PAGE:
"We've seen Republicans misuse the filibuster in the past. My personal belief is they've killed it, and we'll finish the job for them," Dean said. "They've destroyed the Supreme Court in the eyes of many of the people in the country. They've made this bed, and now they're going to lie in it."

At his eulogy for the civil rights icon John Lewis, former President Barack Obama endorsed a string of new rules, such as bolstering the Voting Rights Act, auto-registering Americans to vote, making Election Day a holiday and providing equal representation for D.C. and Puerto Rico.

"And if all this takes eliminating the filibuster, another Jim Crow relic, in order to secure the God-given rights of every American, then that's what we should do," he said.

Team Trump points to 'socialism and chaos'

Trump's campaign argues that the new push is a sign of creeping radicalism.

"Democrats are trying to abandon our core principles of freedom and democracy for socialism and chaos," Trump spokeswoman Courtney Parella said. "Joe Biden and radical Kamala Harris put themselves first and the American people last, and their candidacy is a threat to the very foundation of our nation."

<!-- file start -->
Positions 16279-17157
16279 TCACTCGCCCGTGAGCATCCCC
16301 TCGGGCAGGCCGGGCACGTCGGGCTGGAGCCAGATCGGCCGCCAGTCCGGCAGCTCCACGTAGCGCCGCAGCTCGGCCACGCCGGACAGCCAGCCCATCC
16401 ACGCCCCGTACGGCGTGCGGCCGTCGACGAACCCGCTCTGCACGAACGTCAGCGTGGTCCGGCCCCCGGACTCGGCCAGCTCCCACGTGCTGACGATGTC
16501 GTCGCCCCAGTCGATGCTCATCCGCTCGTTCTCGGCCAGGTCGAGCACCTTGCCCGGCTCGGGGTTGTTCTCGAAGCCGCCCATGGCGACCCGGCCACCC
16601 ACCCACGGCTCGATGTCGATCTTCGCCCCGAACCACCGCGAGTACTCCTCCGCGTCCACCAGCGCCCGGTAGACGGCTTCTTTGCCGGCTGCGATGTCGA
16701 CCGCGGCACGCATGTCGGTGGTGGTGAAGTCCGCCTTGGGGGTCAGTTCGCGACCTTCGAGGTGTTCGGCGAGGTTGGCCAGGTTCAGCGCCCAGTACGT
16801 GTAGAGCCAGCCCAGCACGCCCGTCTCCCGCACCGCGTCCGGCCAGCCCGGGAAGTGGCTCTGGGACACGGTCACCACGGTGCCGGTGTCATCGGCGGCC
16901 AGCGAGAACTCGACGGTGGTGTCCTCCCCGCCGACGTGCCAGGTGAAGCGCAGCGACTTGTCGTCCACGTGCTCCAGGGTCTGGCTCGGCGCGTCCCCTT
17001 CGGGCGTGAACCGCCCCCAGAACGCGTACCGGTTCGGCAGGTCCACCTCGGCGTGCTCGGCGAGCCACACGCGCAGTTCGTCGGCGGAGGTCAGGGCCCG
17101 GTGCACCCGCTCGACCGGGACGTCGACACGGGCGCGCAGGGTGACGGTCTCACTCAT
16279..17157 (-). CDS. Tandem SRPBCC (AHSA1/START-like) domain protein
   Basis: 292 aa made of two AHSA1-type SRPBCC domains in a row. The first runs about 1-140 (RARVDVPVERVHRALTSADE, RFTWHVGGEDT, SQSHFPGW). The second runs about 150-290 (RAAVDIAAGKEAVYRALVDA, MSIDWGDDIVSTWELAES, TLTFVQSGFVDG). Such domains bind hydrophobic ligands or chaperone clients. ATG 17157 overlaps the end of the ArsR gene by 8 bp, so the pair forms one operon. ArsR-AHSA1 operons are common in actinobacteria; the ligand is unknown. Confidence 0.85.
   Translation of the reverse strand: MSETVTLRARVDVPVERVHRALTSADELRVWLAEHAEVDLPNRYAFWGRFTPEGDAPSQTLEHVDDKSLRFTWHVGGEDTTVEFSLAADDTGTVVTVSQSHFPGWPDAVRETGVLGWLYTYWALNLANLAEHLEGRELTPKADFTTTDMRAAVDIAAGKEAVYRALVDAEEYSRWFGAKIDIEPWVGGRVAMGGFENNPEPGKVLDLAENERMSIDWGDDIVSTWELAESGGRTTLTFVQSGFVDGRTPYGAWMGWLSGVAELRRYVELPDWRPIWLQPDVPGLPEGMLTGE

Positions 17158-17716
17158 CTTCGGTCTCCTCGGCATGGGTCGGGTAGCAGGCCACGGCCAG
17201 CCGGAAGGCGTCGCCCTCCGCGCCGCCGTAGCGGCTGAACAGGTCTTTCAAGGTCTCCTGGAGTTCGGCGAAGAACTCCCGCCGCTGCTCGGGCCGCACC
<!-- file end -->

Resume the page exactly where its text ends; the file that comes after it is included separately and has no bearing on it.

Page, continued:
Biden campaign spokesman Andrew Bates said Biden and Harris are "running on a bold platform to overcome the crises that Donald Trump's egregious failed leadership have forced on our country, and to build back better."

The lineup of speakers, who will deliver remarks remotely, includes an array of moderate Democrats, as well as Republican John Kasich, a former governor of Ohio who is critical of Trump.

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Still, Obama's remarks in the convention run-up were a seminal moment for the party — a popular ex-president with a reverence for U.S. institutions calling for changes he resisted when he was in office.

"The system is fundamentally broken. The people have known that for a long time, and elected officials are starting to finally get it," said Rebecca Katz, a progressive consultant and former aide to Reid. "Look at what's happening all around us. Government is failing on every level in every way. Why accept the status quo?

"The other side has no shame, and we are not on a level playing field," she said. "It's about the Senate's unique power to squash everything when a handful of red-state senators have much more power than members from New York or Los Angeles."

Harris, who is set to accept the vice presidential nomination Wednesday, would break glass ceilings as the first woman, first Black and first Indian American vice president.

In an interview Friday that aired on MSNBC, Harris cast the ticket in aspirational terms and promised that the Biden-Harris administration would be "focused on the future of the country, motivated by what can be, unburdened by what has been."

"This is a statement about the fact that we're not going to just wait for somebody to give us permission," Harris said. "Sometimes we have to get out of our comfort zone to move forward."